perspective. Many of us have worked for a long time to change the prevalent paradigm that saw a direct link between trauma and other adversities to psychopathology and later issues. Now, with the advent of new research on toxic stress as well as the work on Adverse Childhood Experiences (ACEs), a medical approach to problems is resurfacing. Although these new sciences and ACEs research provide valuable insight, what people tend not to recognize is
that most studies show that, even with children who have experienced many difficulties, the majority are adapting well. While difficult experiences have a heightened probability of producing negative outcomes, I truly believe that the significant work on resiliency, which has shown that adversity can actually encourage and expand resiliency (even though we don’t wish adversity on anyone), has to be mentioned and looked at while maintaining concern for the vulnerable child.
Q: There is a disagreement about whether or not we should be trying to reliably measure social emotional learning and character building within school and afterschool programs. Can you share your thoughts on this?
A: Yes, we believe in the assessment of social-emotional skills as long as it is only one tool of many. It is imperative that we place youth voice at the center of educational research. In order to do so, we are required to push back against the academic purist attitude that argues against it. At The PEAR Institute, we take the approach of many academic researchers and evaluators: producing the most thorough information by triangulating methods. This multi-method approach provides different systematic relationships: parents, teachers, evaluators and students all contribute perspectives that help tell a larger story.
While some argue in favor of a discussion or in-depth interview and oppose forced-choice, self-report questionnaires, others see observations conducted by teachers and anthropologists as the best option. However, we can go far if we introduce measures that allow students to communicate their strengths in the domain of SEL and we program their school experience to leverage their strengths and address their challenges from the start. If we base the decisions we make for our educational systems on quantifiable, normed student data, we can improve both personalized learning and student support in schools.
It is illogical to dismiss self-report as biased and soft when, in fact, the whole philosophy and the model of youth development and student engagement is based on the participation of the young person in their own growth, learning and self-assessment. It is also important to recognize that no method is free of potential bias in the collection, reporting, and interpretation of data – whether the method is observation of youth behavior, evaluation of student work, or examination of reports by parents, teachers, or peers. All of these methods carry a certain amount of bias that must be managed through careful psychometric research.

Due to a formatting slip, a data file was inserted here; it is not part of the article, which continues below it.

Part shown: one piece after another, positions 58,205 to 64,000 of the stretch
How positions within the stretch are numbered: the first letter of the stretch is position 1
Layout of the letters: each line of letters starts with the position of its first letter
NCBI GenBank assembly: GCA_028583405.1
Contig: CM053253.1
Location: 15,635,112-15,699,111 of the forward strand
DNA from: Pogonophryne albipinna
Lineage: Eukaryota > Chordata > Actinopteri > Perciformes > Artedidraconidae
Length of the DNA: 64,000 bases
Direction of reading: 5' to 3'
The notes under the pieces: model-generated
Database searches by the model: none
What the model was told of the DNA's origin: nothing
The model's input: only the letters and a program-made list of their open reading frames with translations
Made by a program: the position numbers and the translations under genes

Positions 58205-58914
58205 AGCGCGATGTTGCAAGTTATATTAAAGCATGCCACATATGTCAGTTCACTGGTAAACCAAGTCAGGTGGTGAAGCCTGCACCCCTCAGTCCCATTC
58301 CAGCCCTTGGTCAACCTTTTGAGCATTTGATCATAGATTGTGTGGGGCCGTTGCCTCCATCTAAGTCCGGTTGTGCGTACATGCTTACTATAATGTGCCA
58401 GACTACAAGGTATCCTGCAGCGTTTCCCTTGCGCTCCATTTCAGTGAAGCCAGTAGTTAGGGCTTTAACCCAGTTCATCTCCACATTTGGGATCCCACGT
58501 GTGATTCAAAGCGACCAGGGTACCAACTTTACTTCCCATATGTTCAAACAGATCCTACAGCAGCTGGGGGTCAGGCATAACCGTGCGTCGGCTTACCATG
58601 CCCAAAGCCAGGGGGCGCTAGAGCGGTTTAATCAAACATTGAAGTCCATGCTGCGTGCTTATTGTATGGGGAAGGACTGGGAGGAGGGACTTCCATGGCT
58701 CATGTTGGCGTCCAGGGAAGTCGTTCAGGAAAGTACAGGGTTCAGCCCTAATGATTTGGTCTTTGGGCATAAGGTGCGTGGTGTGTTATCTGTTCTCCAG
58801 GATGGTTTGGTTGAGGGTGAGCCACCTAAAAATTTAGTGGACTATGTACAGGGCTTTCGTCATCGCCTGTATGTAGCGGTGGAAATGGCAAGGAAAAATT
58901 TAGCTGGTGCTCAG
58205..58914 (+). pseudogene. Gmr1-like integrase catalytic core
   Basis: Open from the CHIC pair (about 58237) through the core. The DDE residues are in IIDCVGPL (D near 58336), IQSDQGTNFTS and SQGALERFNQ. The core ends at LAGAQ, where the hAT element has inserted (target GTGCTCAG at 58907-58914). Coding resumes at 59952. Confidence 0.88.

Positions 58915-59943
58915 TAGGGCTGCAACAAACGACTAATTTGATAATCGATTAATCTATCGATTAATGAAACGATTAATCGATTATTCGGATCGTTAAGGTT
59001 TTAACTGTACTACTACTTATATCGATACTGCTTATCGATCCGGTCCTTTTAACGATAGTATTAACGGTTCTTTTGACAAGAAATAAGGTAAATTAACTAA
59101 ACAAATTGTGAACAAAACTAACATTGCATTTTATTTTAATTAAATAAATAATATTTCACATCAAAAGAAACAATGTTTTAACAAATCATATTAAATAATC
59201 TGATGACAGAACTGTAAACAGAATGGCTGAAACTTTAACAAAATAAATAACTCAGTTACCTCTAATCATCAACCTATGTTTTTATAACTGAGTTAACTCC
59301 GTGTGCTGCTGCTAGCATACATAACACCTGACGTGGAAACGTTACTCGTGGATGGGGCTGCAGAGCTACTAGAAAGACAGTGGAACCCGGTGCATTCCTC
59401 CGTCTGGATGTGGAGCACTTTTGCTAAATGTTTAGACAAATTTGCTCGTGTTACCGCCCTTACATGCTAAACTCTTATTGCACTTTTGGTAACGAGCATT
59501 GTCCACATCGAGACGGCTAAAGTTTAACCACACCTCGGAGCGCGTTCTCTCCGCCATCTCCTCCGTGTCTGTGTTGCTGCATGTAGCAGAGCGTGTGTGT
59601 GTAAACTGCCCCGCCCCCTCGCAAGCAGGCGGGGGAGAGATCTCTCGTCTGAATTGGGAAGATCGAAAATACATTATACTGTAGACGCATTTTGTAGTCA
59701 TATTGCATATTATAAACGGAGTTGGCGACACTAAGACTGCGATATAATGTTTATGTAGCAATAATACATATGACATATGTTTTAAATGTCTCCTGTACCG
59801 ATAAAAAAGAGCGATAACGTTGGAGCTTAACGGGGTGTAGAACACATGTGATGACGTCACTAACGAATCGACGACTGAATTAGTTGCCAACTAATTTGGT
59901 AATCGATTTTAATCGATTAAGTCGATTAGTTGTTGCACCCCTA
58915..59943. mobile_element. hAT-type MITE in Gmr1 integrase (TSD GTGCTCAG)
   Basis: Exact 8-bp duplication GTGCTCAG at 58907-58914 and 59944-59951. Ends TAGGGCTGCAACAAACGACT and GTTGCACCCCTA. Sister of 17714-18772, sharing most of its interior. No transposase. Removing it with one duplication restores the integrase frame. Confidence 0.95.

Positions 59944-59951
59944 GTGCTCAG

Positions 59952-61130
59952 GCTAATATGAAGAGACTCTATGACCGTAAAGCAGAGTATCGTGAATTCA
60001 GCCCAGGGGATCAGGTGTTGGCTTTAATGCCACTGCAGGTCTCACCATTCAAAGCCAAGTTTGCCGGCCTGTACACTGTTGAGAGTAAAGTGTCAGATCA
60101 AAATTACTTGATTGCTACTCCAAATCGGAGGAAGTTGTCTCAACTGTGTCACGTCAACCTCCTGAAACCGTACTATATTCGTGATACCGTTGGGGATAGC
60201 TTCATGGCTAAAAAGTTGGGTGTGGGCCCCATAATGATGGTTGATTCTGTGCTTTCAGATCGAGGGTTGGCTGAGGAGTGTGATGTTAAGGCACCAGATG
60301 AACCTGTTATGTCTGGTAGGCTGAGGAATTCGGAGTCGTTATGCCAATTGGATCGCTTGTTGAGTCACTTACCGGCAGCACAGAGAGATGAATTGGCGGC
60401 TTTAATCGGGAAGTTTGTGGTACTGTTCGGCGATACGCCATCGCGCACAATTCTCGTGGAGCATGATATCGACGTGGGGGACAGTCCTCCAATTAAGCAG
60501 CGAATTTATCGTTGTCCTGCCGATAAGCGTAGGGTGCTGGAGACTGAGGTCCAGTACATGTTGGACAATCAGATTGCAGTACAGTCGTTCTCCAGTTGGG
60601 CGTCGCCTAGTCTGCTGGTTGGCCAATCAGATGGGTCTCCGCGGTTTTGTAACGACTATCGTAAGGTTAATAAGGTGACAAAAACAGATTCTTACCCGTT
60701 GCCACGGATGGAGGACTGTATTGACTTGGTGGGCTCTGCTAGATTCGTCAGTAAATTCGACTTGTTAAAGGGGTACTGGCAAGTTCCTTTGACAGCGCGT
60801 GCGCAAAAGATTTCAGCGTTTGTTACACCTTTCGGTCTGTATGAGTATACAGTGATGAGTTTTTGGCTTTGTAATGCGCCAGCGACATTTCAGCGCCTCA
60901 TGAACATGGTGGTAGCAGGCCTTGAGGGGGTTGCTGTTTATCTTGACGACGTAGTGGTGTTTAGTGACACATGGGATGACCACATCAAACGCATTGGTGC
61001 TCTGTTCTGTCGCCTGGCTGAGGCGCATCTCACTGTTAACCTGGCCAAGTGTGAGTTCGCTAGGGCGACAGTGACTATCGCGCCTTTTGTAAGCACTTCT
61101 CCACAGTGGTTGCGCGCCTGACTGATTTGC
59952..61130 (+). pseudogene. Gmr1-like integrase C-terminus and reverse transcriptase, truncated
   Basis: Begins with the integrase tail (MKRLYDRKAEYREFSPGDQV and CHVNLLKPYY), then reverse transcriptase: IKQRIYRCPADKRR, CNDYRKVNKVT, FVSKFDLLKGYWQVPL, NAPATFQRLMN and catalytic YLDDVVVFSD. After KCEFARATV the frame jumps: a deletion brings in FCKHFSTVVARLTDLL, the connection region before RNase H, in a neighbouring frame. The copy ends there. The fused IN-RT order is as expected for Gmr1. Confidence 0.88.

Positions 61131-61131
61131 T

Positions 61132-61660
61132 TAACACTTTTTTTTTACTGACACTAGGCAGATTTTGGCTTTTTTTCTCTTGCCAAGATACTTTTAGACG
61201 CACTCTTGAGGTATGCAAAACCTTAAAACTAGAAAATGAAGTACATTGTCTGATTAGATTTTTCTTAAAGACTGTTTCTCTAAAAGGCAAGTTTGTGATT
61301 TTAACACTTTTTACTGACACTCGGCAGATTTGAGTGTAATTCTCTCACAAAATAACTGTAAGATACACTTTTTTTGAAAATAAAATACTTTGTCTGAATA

First and foremost, schools should be working hard to know every child from the beginning of every school year. A well-crafted social-emotional self-report survey can give students voice to share their strengths and challenges with teachers. Schools can then use that student-provided information to tailor individualized learning and services to students’ needs at the beginning of the school year instead of waiting until a student is in crisis to step in. This form of assessment will go a long way in supporting both the social-emotional development and academic success of students and should therefore be a part of every school’s toolkit.
Gil Noam, Ed.D., Ph.D. (Habil)
Gil Noam, Ed.D, Ph.D (Habil), is the founder and director of The PEAR Institute: Partnerships in Education and Resilience at Harvard University and McLean Hospital. The PEAR Institute is a translational center that connects research to practice and is dedicated to serving “the whole child-the whole day.” An associate professor of Psychiatry at Harvard Medical School focusing on prevention and resilience, he trained as a clinical and developmental psychologist and psychoanalyst in both Europe and the United States. Dr. Noam has a strong interest in translating research and innovation to support resilience in youth in educational settings.